On April 20, six administrators gathered with students to discuss new programs and answer questions pertaining to sexual assault on campus in the third annual Sexual Assault Open Forum.
Sponsored by GUSA, Sexual Assault Peer Educators (SAPE), and Take Back the Night, the forum allowed students to ask questions directly to a six-member panel which included Todd Olson, Vice President of Student Affairs, Laura Cutway, Georgetown’s new Title IX coordinator, Jennifer Wiggins, staff clinician and sexual assault specialist, Carol Day, Director of Health Education Services, Phil Meilman, Director of Counseling and Psychiatric Services (CAPS), and Sarah Halpren-Ruder, Sergeant at GUPD and part of the Sexual Assault Response Team (SART).
The panelists agreed that expansion of programs relating to both prevention and response to sexual assault over the past year has been a point of pride and a process that included student input. These expansions include hiring a full-time Title IX coordinator and investigator, new hires in the SART and CAPS teams, bystander intervention education for students, and the provision of a semester’s worth of free CAPS appointments for both sexual assault complainants and the accused. The expansions were in part a result of GUSA and administrators signing of a sexual assault Memorandum of Understanding in September.
“The nature of the partnership between administrators and students this year had lead to meaningful dialogue and discussion,” said Olson.
Furthermore, Wiggins described new outreach programs aimed at integrating sexual assault education into more aspects of student life. According to her, 700 students have been reached by the SAPE team this year, outside of the mandatory sessions new students take during New Student Orientation. Partnerships with athletics and a new pilot program with the Corp have all been a part of this outreach over the past year.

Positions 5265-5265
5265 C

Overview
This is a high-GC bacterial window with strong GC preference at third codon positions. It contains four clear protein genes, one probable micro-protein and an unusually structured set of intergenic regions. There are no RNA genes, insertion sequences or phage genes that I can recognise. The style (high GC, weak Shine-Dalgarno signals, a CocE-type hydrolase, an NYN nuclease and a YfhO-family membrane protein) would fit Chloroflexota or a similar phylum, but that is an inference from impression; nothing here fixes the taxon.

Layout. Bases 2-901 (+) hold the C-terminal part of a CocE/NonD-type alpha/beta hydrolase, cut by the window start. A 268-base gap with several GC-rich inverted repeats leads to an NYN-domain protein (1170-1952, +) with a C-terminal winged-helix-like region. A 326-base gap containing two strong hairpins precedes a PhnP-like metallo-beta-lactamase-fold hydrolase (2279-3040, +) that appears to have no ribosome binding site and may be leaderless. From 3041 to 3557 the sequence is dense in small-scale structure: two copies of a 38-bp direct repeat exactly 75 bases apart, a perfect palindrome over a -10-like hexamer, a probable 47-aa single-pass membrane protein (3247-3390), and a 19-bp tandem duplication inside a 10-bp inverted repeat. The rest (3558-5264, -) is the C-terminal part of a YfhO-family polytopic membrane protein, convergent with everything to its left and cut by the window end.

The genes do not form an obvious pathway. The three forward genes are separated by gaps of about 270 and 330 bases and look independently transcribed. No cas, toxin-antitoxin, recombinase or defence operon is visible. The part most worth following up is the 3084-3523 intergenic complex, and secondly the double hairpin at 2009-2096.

Despite the recent improvements, panelists readily admitted that there was a lot of work to do in terms of providing comprehensive sexual assault prevention and care. Meilman commented that growing the CAPS staff would have a beneficial impact on wait times and higher quality service to students seeking help, while Wiggins observed that bringing in more students and faculty of color as well as more men to the table would improve the conversation overall. Lack of diversity in student groups and personnel were pointed out by the panelists.
“Just looking around this room, it doesn’t look like there are many students of color being engaged in this conversation,” said Wiggins. “[And right now] we have a gendered issue, but our goal is to make it a people’s issue.”
Many student questions revolved around the need for more transparency in the reporting and investigative processes. Questioners cited the lack of statistics about how often those accused of sexual assault receive punishment, the length of investigations, as well as the support for survivors in academic and housing areas, even if a case is not opened. Others referenced anecdotes of 300 day wait times before an investigation was opened, or unclear systems for reporting assault or perceived barriers to filing a complaint with the University.
In response, panelists discussed the sensitive nature of investigations and the importance of keeping all identities of those involved anonymous. “While we can’t publicly disclose the outcomes of student conduct cases, we do disclose to the survivor who brings the complaint, and we do take it seriously and there are very serious consequences when someone is found responsible,” said Olson. “Is it a perfect system? No. Is it a system where people are held accountable in serious ways? Yes.”
Cutway also mentioned that the results of the Sexual Assault survey, which had a response rate of 51 percent of students in the beginning of the semester, were on track to be released in May, hopefully shedding light on areas and ways that the University could further improve response to sexual assault. She also hopes to increase reporting by educating students on the process through flowcharts, a mobile friendly website, and bolstered bystander intervention education.
The panelists emphasized the importance of individual conversations with staff and administrators in order to continue to improve the system in the future.
“I’d like to see Georgetown as a university where sexual assault ends,” said Meilman. “We have work to do.”